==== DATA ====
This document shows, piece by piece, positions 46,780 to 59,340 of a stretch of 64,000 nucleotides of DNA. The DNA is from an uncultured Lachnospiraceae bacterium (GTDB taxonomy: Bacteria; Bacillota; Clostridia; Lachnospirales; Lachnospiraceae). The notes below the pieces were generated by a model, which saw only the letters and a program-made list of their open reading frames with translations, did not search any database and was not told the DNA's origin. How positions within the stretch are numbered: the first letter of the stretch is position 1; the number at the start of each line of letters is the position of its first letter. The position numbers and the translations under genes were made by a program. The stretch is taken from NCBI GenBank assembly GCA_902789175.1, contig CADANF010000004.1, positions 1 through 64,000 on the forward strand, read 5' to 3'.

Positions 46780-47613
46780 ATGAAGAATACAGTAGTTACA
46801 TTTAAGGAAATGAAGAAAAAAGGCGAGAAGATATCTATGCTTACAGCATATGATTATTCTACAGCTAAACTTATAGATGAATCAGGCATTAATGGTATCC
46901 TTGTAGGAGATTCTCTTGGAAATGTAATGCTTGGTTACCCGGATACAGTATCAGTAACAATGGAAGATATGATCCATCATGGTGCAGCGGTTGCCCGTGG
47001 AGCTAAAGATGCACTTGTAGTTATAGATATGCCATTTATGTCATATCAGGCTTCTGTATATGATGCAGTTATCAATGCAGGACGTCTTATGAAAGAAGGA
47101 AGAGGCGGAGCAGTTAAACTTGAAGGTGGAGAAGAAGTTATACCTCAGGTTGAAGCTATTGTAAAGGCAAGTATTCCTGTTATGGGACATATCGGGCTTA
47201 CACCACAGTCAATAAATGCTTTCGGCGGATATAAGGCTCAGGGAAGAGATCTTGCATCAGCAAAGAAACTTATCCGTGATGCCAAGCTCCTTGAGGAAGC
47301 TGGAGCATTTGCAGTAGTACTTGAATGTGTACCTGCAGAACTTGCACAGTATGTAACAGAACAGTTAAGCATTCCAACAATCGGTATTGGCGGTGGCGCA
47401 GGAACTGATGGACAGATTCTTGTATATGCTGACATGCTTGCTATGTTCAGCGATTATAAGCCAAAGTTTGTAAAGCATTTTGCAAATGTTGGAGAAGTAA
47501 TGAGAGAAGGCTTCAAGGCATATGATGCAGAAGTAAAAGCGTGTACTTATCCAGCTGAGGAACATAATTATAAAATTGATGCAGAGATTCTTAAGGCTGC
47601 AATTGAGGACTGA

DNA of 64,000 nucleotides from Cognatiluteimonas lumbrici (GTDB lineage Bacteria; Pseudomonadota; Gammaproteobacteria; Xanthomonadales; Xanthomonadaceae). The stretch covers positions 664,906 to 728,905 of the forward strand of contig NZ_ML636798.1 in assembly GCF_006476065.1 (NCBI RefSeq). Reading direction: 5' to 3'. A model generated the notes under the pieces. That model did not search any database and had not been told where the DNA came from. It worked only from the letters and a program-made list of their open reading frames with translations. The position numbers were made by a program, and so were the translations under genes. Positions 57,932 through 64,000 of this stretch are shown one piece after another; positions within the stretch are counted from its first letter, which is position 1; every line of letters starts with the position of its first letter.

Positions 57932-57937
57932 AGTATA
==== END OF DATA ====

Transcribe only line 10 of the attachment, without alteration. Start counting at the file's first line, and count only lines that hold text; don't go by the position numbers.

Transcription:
47401 GGAACTGATGGACAGATTCTTGTATATGCTGACATGCTTGCTATGTTCAGCGATTATAAGCCAAAGTTTGTAAAGCATTTTGCAAATGTTGGAGAAGTAA